The evidence at trial conflicted as to the cause of plaintiff's resulting condition. Dr. Harris, an anesthesiologist, testified that after reviewing plaintiff's hospital records, Dr. Bolgla's anesthesiology records of plaintiff and others, and depositions of certain people, it was his opinion that a respiratory depression had occurred during plaintiff's operation. He stated that plaintiff's symptoms were the result of asphyxial (characterized by suffocation) brain damage which probably occurred over a five- to 12-minute period. He testified that Dr. Bolgla's failure to chart plaintiff's respiration during the operation suggested that he may have been casual in his observation of the breathing. He concluded by saying that had Dr. Bolgla placed his hand on plaintiff's chest to monitor respiration, the parties "wouldn't be here today."
Dr. Gerol, a neurosurgeon, testified that in his opinion hypoxia (lack of oxygen) occurred during the administration of the anesthesia which resulted in plaintiff's paralysis. He thought that Dr. Bolgla was taking plaintiff's blood pressure but not watching his breathing.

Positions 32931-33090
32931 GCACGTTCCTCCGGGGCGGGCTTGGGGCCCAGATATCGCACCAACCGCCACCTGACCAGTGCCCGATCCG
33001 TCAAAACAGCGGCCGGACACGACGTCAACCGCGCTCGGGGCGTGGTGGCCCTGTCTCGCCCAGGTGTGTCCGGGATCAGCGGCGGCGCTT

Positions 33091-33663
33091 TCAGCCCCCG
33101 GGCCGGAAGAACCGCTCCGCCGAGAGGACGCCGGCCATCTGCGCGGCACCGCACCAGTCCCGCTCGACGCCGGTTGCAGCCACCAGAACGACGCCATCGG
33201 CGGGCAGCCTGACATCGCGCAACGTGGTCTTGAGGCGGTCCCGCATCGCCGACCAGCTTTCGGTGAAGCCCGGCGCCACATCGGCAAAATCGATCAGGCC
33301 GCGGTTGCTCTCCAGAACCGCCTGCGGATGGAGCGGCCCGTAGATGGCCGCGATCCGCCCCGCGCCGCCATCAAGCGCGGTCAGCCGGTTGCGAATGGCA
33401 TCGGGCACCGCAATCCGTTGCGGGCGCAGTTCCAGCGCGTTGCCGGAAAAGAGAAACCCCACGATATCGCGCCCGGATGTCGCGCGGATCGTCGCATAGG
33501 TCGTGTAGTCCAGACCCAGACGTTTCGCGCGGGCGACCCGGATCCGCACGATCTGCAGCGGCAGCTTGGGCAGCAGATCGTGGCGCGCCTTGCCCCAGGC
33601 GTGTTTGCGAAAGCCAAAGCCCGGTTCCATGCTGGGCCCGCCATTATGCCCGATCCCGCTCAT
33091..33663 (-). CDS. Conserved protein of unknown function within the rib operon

Dr. Brunner, an anesthesiologist, testified that Dr. Bolgla's performance at the surgery met the prevailing standards of good medical conduct. He stated that a review of Dr. Bolgla's chart revealed no evidence that hypoxia occurred during surgery and that the records actually indicated the opposite.
Dr. Pawl, a neurosurgeon, testified that plaintiff's problem was not caused by hypoxia but was due to a vascular problem. He believed that plaintiff had suffered a stroke, the cause of which was unknown.
Dr. Tobias, a neurosurgeon who had examined plaintiff shortly after the surgery, testified that plaintiff had suffered hemiparesis (muscular weakness affecting one side) and that he did not know if the condition was permanent. He did not consider a global oxygen loss to be a logical explanation of plaintiff's condition. He felt that the most likely cause would be a spasm of the blood vessel to the brain.